Queen Sirikit’s Birthday Weekend – Saturday

A week and a half or more has passed since the Queen’s birthday weekend, and some of you may have read about my very recent trip to the Oriental Hotel… however I need to rewind the time and fill in the gaps I left, for not only did I visit some truly beautiful places that need to be mentioned, but I met 3 people who made my first week in Thailand, and you need to meet them too.

If you recall, we left our new group of  friends at the 10 Baht bar with a promise to meet around 10am at the bus stop to head out to Erawan. Can I just say that for some reason, everytime I hear the name Erawan, I think of the novel by Samuel Butler, Erewhon, which is an anagram of ‘Nowhere’ and thus for some reason the waterfall took on this unearthly, mystical status for me. I feel like the beginning of every post in this blog is going to be the same – I slept in. So from now on just assume I slept in, and if I made it up on time, i’ll spell that out for you IN CAPITALS!

Anyway, we got on a bus at the local station to go to the Erawan national park. I won’t go into details about the bus ride – there was a little kerfuffle when a monk boarded the bus and the only spare seat was next to a girl. So I prodded Horst into exchanging seats.

We arrived at the waterfalls just over an hour before the last bus back to Kanchanaburi (K), so we hurried up the rocky, wooded path to try and get into the water as soon as possible. On the way in, we bumped into Sara, the German girl I mentioned. They were leaving to go to an elephant safari, but we arranged to meet up some time in Bangkok. Since neither the overnight trip nor the waterfall had been planned (remember we were supposed to be seeing the tigers), neither of us had swimming costumes with us! Initially I had planned to swim in my underwear, un-matching though it may be, however the waterfalls were packed with farangs, elderly Thai  matrons and little children, and I decided that it would be more decent to swim in my clothes. I wouldn’t be alone. The water was the same silty, unclear blue as the glacial lakes in Canada – though at least 15 degrees warmer! It looked as if the clouds had descended from the heavens and chosen to take up residence in the crystalline waters instead of the skies. As a result, the feeling of the water on your skin was unusual – silky almost, like when you touch fabric softener.

We started off at the 3rd of 7 tiers, perhaps the most beautiful of them all – we were pressed for time. When Horst and I got lost in Siam Square we went to a foot spa to have our dead skin eaten by tiny doctor fish, well that was a waste of money! The waterfalls were filled with skin eating fish, except these monsters were 3 times the size so the ‘nibbles’ were more like painful bites! Only those who really really desired to swim in the waterfalls bejeweled depths made it past the killer fish. Once you swam into the middle of the pool it was fine, they lurked only at the edge, awaiting easy prey.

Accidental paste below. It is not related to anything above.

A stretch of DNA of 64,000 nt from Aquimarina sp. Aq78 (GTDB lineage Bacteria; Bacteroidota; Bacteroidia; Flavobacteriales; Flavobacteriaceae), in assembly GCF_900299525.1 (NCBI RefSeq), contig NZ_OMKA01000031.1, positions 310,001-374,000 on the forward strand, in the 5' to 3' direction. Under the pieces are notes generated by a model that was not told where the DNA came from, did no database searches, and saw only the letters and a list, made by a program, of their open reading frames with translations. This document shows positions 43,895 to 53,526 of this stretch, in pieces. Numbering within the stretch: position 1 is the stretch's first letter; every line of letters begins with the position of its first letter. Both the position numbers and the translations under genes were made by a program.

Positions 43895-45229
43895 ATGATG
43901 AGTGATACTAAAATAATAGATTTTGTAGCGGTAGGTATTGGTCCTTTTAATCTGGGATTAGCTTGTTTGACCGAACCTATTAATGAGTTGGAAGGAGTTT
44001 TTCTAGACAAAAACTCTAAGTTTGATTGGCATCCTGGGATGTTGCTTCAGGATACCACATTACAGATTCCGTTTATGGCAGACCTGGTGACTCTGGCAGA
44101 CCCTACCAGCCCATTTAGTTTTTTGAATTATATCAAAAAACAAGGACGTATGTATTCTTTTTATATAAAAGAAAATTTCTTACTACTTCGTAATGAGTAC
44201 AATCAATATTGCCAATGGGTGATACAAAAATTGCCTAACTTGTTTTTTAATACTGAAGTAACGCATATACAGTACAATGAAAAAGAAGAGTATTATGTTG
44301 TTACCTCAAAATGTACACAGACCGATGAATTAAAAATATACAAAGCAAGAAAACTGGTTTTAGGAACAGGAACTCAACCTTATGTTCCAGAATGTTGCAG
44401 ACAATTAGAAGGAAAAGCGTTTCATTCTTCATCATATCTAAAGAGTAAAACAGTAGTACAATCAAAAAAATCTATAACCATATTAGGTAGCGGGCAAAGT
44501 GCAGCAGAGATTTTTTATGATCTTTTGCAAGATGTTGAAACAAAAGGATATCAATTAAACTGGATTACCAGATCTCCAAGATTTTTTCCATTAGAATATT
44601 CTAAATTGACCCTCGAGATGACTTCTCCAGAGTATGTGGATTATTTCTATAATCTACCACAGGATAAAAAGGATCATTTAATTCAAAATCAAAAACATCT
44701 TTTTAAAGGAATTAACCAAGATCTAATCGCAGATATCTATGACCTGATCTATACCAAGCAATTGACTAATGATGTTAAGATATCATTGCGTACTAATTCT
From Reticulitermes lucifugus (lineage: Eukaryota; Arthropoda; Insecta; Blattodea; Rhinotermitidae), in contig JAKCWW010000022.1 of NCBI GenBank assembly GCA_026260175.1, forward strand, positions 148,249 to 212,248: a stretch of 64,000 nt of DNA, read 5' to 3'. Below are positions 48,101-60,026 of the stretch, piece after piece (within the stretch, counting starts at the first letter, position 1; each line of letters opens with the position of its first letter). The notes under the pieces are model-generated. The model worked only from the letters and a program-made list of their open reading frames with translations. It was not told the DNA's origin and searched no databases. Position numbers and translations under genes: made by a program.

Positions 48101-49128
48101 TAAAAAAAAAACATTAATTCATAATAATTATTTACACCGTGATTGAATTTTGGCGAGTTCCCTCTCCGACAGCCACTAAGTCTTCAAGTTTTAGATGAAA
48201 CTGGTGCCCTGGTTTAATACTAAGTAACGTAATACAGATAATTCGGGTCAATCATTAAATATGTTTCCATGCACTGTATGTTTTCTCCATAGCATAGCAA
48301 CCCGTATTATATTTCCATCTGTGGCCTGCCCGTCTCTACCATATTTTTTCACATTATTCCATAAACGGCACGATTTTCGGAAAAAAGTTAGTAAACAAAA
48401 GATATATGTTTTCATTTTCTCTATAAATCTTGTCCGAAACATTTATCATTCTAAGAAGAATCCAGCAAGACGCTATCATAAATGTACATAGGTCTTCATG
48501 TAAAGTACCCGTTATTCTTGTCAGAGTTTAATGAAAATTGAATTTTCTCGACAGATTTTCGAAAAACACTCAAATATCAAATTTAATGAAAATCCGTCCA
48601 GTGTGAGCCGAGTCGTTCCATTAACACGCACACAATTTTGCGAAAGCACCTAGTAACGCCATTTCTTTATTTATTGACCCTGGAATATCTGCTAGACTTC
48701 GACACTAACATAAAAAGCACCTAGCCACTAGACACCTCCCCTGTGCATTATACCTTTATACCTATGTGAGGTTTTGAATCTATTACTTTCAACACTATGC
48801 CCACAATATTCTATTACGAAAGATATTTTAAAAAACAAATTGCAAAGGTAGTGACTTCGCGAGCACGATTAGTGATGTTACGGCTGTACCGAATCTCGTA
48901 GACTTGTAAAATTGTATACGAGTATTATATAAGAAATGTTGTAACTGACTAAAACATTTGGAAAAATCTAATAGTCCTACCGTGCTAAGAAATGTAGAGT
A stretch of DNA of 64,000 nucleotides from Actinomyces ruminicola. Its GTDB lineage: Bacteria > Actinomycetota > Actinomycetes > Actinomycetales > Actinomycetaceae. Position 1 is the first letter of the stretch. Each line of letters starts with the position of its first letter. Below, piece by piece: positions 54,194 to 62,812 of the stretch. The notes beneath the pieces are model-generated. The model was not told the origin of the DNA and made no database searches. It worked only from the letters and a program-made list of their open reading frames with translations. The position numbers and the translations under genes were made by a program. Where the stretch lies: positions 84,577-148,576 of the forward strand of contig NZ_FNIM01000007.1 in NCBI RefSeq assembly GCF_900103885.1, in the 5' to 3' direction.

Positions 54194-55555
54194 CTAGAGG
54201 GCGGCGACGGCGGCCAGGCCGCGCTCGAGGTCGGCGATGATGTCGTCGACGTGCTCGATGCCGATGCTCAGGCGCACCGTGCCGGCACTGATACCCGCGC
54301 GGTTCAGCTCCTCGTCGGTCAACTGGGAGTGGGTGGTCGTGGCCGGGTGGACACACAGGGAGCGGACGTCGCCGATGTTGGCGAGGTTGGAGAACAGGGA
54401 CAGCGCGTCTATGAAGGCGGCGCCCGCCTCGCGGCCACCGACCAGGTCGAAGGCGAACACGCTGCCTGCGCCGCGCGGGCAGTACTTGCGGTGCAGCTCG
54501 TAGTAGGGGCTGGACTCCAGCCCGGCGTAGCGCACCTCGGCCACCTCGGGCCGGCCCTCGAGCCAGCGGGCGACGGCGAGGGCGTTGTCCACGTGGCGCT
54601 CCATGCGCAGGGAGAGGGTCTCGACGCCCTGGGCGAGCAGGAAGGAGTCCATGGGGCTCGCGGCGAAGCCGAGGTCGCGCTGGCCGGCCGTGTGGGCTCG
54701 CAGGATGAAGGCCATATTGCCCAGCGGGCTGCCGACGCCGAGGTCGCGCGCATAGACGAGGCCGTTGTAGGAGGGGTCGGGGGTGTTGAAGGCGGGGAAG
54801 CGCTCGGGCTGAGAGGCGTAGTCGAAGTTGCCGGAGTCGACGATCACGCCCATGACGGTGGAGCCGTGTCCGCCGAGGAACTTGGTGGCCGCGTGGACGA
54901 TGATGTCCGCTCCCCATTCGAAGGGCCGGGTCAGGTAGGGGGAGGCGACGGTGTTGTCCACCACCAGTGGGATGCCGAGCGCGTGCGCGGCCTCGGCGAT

So there I lay, floating on my back, watching the sun streaming through the fronds of cascading water, the tree canopy fluttering on the periphery of my vision in a comforting manner. I think that must have been the first time the thought of moving out to this part of the world for an extended period crossed my mind. I mean, why would I ever want to leave?

We made our way up through the tiers, stopping to swim, take photos and enjoy the views. At one point we found ourselves right on top of one of the falls. I tested the strength of the flow and was surprised to find it relatively weak, so stepped out onto the ledge, letting the water flow swiftly over my feet, disappearing inches in front of my toes, plummeting down. I knew I was perfectly safe, but the tiniest rush of adrenalin coursed through my body and for an instant I considered how much fun it would be to dive off the top. Horst was shouting out from the side, sure that I was seconds away from falling to my death, so I rejoined him and after quite a while, persuaded him to step out onto the precipice. He stayed long enough for one photo then hared back, much to my amusement.

Since it was just the two of us, and we didn’t have anywhere to leave our valuables (there were no lockers), we took it in turns to swim while the other person took photos while waiting. At some point, while behind the veil of water and out of sight, Horst befriended 3 guys from London – Kingston to be precise. He must have told them of our predicament in getting back to K and Bangkok and they in turn offered us a spot in the tuk tuk they had arranged to pick them up! This was a very welcome development as it granted us a further hour to splash around in the water.